Towards GC3B: Models of Cyber Capacity Building in West Africa

At GCA we have an ambitious Mission: to build communities to deploy tools, services, and programs that provide cybersecurity at global scale.  As studies demonstrate, perceptions of cybersecurity are different across cultures. Yet, there is a global understanding that to reap the benefits of Internet connectivity, cybersecurity must be a central consideration. To advance cybersecurity within different countries and ecosystems, we must understand what government initiatives are being pursued and how these might inform efforts to advance cybersecurity for all Internet users. 

In West Africa, we’ve seen some success.



In Ghana, the government took a multi-stakeholder approach to developing its national cybersecurity strategy, ensuring buy-in from a range of actors– including civil society. By leveraging the partnership and expertise of international and regional organizations– to advance the Ghanaian government’s efforts– the completion of the national cybersecurity strategy positioned the country to roll out a series of improvements to its cybersecurity capabilities, including supporting its CERT. Organizations like the Ghana Association of Banks, is also working diligently to raise awareness and build capacity of Ghana’s banks on why cybersecurity is critical to their operations.  In recent years, efforts like this, and initiatives like “A Safer Digital Ghana” and a GCA partnership with the Center for Intelligence and Security Aid Bureau, have improved Ghana’s cybersecurity maturity significantly. Nevertheless, awareness amongst individuals on best cybersecurity practices is still needed to mitigate the number of people falling victims to scams, fraud, and or data loss. 




Internet penetration remains low in Liberia. Nevertheless, as the government commits to advancing digital transformation to enable economic growth, mitigating cybercrime has been a priority. Beginning in November 2020, GCA, in partnership with the Government of Liberia, provided access to a suite of free tools that seeks to strengthen cyber hygiene of individuals, therefore bolstering the cybersecurity of Liberia.  To do so effectively, the toolkit was introduced across government Ministries, Agencies, and Commissions. The following year, in collaboration with the Liberian Cyber Crime Prevention and Mitigation Agency, GCA delivered a hybrid cyber hygiene workshop to 60 women representing small businesses, government and civil society. As government efforts continue to focus on greater Internet connectivity, as well as cybersecurity, cyber hygiene best practice workshops and education will need to continue. In particular, as Internet access continues to increase in Liberia, it will be critical to teach people who are newly online, not only basic digital skills, but also basic cybersecurity hygiene.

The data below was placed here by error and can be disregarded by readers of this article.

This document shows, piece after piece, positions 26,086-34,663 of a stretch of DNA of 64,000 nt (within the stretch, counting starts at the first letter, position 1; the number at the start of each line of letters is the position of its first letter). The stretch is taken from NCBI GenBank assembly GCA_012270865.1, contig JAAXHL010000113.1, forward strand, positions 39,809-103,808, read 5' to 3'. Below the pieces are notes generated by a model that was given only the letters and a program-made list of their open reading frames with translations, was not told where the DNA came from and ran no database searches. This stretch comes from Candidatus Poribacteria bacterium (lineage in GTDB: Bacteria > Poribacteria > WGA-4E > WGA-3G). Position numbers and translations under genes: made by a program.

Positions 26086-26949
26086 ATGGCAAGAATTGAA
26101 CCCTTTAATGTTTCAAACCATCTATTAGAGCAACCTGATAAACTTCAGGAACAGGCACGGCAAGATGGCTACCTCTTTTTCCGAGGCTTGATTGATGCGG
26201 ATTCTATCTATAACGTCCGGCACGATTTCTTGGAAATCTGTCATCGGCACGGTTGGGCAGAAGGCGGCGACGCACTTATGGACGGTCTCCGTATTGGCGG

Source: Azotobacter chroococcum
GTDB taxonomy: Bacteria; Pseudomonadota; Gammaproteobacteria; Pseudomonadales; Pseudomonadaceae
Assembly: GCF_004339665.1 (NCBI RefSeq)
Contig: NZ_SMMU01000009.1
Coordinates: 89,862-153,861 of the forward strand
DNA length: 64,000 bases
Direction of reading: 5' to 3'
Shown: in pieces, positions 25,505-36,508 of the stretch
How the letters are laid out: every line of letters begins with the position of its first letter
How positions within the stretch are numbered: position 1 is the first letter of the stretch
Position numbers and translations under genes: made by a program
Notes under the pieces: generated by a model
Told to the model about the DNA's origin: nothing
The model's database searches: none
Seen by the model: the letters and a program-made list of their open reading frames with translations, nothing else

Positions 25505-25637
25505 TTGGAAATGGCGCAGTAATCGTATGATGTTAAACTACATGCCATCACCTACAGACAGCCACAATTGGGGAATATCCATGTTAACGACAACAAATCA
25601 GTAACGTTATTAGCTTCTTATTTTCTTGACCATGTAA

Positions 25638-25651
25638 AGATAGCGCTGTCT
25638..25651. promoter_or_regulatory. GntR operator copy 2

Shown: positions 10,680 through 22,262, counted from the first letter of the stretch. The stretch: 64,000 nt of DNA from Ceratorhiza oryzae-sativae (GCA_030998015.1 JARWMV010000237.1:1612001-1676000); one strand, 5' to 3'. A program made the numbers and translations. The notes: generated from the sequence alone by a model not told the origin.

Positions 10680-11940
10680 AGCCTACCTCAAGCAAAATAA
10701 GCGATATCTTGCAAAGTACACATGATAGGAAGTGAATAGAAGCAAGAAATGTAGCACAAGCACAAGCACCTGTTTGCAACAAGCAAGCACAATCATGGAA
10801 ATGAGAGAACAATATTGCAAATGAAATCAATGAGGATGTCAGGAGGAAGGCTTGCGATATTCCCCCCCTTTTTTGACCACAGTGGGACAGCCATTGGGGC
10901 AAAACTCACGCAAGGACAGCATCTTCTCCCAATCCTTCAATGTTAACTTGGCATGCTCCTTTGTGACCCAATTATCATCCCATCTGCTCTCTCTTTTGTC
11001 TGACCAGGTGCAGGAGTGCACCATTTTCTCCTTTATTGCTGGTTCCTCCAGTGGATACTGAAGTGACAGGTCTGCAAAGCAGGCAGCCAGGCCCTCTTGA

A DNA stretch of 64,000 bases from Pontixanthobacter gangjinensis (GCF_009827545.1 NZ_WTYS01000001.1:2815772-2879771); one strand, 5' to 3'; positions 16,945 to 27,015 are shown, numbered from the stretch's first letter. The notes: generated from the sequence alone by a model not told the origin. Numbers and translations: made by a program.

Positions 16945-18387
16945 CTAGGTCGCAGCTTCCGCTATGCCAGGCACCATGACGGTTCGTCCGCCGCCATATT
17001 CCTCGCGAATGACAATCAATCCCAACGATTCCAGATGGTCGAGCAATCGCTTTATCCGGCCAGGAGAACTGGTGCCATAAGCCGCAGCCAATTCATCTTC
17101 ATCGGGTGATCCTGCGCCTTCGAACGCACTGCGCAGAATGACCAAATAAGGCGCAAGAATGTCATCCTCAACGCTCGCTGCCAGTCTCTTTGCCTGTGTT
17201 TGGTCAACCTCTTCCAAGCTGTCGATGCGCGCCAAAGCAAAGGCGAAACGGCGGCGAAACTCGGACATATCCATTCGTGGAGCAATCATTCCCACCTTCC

In contrast to Liberia, Nigeria has seen exponential growth in Internet connectivity in recent years. In parallel to that– like many countries– ithas seen a growing number of cyberattacks. The Nigerian government seeks to mitigate these challenges, and in 2020, it passed one of the most robust data protection laws on the continent. Nevertheless, many leading organizations and financial institutions have fallen victim to cyberattacks. To help strengthen the capacity of key actors in Nigeria, GCA– in partnership with KPMG under the UK Government’s Digital Access Program– supported the Government of Nigeria to strengthen the cybersecurity of its thriving small and medium sized business (SMEs) sector by launching GCA’s small business toolkit. The goal of the toolkit is to lower the barrier for SMEs to adopt cybersecurity best practices. To make it relevant to stakeholders in Nigeria, GCA created country-dedicated portal pages that include localized resources. To raise awareness about the toolkit, KPMG used the networks of CyberSafe Foundation, Development Agency of Nigeria (SMEDAN) and Nigeria’s Office of the National Security Advisor (ONSA), combined with a launch event and train-the-trainer sessions. As a result, over 150 business owners, trainers and facilitators were trained in 6 months. Despite these efforts, implementation of best practices or adherence to government regulation remains low. To ensure Nigeria can continue to benefit from the digital revolution, further investment will need to be made in cybersecurity capacity building for government, businesses, and individuals. 

Call to Action


These national examples highlight the importance of working with and through relevant communities to advance the adoption of cybersecurity strategies and best practices that are most relevant to each country. GCA is looking forward to unpacking these models, as well as opportunities for improvement, at the Global Forum on Cyber Expertise’s GC3B conference at the end of November. We look forward to seeing you there.